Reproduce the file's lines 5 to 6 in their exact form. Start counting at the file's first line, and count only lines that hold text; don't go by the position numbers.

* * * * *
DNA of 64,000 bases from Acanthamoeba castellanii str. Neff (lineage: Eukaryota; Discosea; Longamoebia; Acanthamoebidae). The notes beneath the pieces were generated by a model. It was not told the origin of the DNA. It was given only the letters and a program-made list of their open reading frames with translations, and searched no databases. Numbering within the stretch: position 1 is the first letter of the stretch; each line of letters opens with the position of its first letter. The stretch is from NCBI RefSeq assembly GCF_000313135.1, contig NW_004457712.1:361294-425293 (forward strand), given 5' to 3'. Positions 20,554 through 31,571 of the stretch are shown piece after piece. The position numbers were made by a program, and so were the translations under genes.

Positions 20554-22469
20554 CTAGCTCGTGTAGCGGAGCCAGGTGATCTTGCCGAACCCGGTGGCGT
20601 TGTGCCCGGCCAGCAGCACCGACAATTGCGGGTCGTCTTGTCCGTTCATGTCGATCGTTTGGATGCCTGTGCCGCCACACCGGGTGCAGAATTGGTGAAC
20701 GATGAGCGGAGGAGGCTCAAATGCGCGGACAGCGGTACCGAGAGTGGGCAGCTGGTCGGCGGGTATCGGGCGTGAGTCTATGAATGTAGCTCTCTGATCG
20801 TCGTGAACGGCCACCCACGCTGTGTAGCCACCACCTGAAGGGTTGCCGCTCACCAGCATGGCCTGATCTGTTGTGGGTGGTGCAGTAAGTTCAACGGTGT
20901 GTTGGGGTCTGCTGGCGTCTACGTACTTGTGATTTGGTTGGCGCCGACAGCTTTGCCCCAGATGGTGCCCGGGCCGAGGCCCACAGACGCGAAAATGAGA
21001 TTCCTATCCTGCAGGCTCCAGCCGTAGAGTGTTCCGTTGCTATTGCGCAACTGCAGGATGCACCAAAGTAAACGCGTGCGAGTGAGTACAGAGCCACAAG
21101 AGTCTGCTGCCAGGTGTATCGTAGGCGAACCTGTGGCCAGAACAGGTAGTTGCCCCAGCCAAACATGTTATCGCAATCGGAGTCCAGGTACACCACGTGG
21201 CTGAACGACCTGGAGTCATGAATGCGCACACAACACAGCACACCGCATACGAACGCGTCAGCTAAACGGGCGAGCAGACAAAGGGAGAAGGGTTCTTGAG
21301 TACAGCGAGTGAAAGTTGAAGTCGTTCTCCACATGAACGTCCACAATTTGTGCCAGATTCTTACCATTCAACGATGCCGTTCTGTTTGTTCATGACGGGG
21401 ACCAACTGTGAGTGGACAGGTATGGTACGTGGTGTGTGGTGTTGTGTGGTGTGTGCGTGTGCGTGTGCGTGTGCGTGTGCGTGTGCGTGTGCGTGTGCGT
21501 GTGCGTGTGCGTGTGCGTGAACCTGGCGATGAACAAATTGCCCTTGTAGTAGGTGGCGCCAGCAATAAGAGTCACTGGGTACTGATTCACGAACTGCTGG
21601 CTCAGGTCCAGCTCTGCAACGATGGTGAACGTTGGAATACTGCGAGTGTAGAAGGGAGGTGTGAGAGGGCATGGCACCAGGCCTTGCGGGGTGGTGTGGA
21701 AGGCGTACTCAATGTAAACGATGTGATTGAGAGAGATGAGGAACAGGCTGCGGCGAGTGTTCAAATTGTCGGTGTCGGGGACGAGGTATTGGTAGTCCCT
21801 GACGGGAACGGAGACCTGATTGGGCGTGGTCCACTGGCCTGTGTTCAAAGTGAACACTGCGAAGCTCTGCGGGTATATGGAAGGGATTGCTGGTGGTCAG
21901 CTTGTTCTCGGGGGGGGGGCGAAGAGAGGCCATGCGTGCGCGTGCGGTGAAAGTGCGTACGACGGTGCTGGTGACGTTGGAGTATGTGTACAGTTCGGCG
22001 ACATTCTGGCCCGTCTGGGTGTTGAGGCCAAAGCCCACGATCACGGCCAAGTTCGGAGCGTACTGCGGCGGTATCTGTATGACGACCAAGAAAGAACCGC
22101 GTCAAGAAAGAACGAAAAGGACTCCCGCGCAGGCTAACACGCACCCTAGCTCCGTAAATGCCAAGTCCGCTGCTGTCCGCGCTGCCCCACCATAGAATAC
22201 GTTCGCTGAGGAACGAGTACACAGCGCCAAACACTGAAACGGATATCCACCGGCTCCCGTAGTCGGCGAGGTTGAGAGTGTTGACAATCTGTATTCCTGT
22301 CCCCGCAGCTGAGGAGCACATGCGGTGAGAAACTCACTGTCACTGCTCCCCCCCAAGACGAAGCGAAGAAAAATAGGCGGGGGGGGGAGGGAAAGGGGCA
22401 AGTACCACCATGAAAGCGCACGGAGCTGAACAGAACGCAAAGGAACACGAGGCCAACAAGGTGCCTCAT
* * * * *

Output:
20701 GATGAGCGGAGGAGGCTCAAATGCGCGGACAGCGGTACCGAGAGTGGGCAGCTGGTCGGCGGGTATCGGGCGTGAGTCTATGAATGTAGCTCTCTGATCG
20801 TCGTGAACGGCCACCCACGCTGTGTAGCCACCACCTGAAGGGTTGCCGCTCACCAGCATGGCCTGATCTGTTGTGGGTGGTGCAGTAAGTTCAACGGTGT